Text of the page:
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This Means This, This Means That: A User's Guide to Semiotics Paperback – October 4, 2007

11 customer reviews

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Editorial Reviews

About the Author

Sean Hall is Deputy Head of Department and Leader in Contextual Studies in the Department of Design at Goldsmiths College, University of London. He was formerly a lecturer in Philosophy at Balliol College, Oxford. As a practicing artist, he has exhibited at the V&A, the Royal Academy and the Whitechapel Gallery, all London.

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Product Details

  • Paperback: 176 pages
  • Publisher: Laurence King (October 4, 2007)
  • Language: English
  • ISBN-10: 1856695212
  • ISBN-13: 978-1856695213
  • Product Dimensions: 7.5 x 0.8 x 10.4 inches
  • Shipping Weight: 1.6 pounds
  • Average Customer Review: 4.1 out of 5 stars  See all reviews (11 customer reviews)
  • Amazon Best Sellers Rank: #134,132 in Books (See Top 100 in Books)

Customer Reviews

Most Helpful Customer Reviews

6 of 7 people found the following review helpful By B. Haynes on October 8, 2009
Format: Paperback Verified Purchase
Sean Hall did a good job of choosing images for the book's content. Every other page has a good quality image on it & I was very surprised at how well made this book is. The pages are thick and sturdy, with a nice finish. There are new vocab words to learn nearly every other page. It's full of useful information, especially for anyone writing about semiotics.
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1 of 1 people found the following review helpful By Sarah Neelands on January 9, 2014
Format: Paperback Verified Purchase
This was a fun book to read. Some of the subject matter I havd seen before, but there was new material too. Very informative.
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4 of 6 people found the following review helpful By Jodi Orloff on February 8, 2010
Format: Paperback
great book-very helpful through examples and simple, logical layout.
great for information design introduction & fosters exploration.
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10 of 16 people found the following review helpful By GUSTAVO PRADO RGUEZ on June 22, 2008
Format: Paperback
I live in a photographic world: teach photography in the main art school in my city, work as a photo curator since God knows when, etc. And I have seen with horror how semiotics have become, starting from being a sistem of analisis to be the object of study instead of what it was analyzing in the begining.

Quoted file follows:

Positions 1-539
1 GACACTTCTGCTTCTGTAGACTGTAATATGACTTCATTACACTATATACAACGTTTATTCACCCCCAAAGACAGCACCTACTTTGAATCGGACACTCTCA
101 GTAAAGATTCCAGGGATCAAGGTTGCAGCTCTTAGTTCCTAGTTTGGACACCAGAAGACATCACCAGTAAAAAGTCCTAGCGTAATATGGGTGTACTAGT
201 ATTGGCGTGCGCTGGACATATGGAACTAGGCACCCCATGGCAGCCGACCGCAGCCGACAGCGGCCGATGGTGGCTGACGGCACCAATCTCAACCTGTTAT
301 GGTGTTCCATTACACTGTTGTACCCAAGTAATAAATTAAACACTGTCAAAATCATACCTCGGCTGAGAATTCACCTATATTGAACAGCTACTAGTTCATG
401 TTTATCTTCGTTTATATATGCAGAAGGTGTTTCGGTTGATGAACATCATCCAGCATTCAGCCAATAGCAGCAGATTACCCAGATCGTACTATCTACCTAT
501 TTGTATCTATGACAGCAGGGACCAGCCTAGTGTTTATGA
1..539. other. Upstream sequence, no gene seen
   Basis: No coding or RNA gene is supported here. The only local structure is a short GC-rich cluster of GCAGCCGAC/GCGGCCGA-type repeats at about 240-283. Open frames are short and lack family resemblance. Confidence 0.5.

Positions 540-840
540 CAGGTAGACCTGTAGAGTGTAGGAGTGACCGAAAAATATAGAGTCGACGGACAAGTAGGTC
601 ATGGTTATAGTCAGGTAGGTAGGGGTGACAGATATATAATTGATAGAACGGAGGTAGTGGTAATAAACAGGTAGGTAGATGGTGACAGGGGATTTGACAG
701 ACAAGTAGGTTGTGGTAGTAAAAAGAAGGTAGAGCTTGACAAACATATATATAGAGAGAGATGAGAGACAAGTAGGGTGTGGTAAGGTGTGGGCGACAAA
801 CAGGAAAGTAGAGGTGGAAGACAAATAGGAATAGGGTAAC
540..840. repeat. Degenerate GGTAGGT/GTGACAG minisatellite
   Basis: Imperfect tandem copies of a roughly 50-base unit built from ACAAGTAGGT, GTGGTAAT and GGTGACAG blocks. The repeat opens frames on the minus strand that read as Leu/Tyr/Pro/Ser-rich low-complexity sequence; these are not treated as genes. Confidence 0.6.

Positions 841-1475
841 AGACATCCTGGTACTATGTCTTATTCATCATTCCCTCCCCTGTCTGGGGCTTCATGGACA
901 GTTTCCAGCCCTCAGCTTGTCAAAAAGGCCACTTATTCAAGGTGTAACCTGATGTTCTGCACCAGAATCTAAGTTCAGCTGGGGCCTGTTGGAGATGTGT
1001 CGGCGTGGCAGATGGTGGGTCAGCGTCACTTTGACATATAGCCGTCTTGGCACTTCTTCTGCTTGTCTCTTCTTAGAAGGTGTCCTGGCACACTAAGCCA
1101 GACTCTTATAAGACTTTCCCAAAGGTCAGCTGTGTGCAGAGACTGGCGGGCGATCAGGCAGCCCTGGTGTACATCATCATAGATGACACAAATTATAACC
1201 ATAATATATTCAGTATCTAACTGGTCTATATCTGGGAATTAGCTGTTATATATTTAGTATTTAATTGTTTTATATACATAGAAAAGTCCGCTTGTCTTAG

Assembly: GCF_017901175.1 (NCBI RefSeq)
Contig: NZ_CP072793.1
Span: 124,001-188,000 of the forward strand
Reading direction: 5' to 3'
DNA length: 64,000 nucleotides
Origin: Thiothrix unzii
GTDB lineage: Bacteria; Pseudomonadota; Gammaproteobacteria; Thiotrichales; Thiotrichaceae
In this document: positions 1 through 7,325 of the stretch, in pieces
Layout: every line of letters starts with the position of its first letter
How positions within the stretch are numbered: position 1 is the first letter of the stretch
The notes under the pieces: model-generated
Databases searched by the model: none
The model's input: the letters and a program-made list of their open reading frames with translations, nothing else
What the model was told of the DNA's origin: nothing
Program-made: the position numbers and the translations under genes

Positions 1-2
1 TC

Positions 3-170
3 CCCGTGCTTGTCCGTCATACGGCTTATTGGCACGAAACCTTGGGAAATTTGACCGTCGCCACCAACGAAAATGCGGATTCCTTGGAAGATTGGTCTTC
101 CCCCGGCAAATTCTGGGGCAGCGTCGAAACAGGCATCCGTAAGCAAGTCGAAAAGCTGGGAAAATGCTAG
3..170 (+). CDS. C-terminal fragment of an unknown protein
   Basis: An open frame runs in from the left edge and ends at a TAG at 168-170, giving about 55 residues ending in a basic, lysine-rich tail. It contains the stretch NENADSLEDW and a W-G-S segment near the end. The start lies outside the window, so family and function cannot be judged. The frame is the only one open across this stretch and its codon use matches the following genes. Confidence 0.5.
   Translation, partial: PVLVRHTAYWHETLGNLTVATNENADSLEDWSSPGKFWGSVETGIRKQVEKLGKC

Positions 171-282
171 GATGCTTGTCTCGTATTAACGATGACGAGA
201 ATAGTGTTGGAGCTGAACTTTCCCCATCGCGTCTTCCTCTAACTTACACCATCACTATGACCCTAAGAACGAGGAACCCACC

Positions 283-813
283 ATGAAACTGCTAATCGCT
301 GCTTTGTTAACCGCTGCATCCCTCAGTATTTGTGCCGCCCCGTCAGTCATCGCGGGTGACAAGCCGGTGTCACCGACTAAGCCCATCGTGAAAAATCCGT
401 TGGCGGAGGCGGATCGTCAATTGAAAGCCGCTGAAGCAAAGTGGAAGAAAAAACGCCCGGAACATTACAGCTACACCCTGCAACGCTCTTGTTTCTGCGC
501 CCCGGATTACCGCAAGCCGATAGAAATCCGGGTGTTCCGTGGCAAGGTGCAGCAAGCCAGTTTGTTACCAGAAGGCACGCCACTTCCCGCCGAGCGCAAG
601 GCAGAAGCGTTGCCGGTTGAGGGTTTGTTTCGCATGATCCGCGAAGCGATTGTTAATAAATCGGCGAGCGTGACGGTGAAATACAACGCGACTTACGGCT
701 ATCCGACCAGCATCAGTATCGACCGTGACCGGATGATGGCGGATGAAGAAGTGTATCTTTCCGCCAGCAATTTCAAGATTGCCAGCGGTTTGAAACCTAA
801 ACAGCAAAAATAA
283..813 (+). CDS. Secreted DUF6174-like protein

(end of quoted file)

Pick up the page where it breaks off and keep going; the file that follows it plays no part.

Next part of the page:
When that happens in photo, the ones first fascinated by the laws and the names -triad, Pearce- ended totally alienated incapable of producing just one single image... equivalent to blind, imagination and freedom totally out of the equation.
Yes I declare myself 'anti-semiotic'.And then I found this surprising book. It si fun to read, with just the exact level of semiotic a creative, a student of comunication or a young artist would want: how we represent and read, how the meaning is constructed.... but always keeping in mind that the important part is the message not is structure, what we see, not empty laws about the sign...
Really a must in the classroom, it is far from the semiotic dogma, and close to !creativity!!!!
Far form a text made of full academic notes, it is one page image and a question, the next the explanation and more examples, more image than any other thing.
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7 of 11 people found the following review helpful By TUTubaGirl on October 9, 2008
Format: Paperback
So far this book has not helped me in my semiotics class other than give me definitions to words I already knew or could find a better explanation of on the internet.
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4 of 7 people found the following review helpful By Ivan Antunovic on January 22, 2009
Format: Paperback
The main point is no matter what we think when facing a number of blueprints here - every example somehow leads us to a fine conclusion. The author dares us to think before seeing his opinion, conclude and then compare our vision of things to his own - at its worst we challenge ourselves; are we smart or are we dumb? How deep do we really get into specific subject matters, especially when questions in this book somehow insist on our momentary impressions? Or are we just passively accepting others' ways of seeing things?

Everything means something, and this book makes it a fine study on visual culture, also focusing on a certain problem of how much this visual culture is actually neglected these days. Simple to read, fun to analyze, visual lessons that help directing individual choices towards proper perspective of things.
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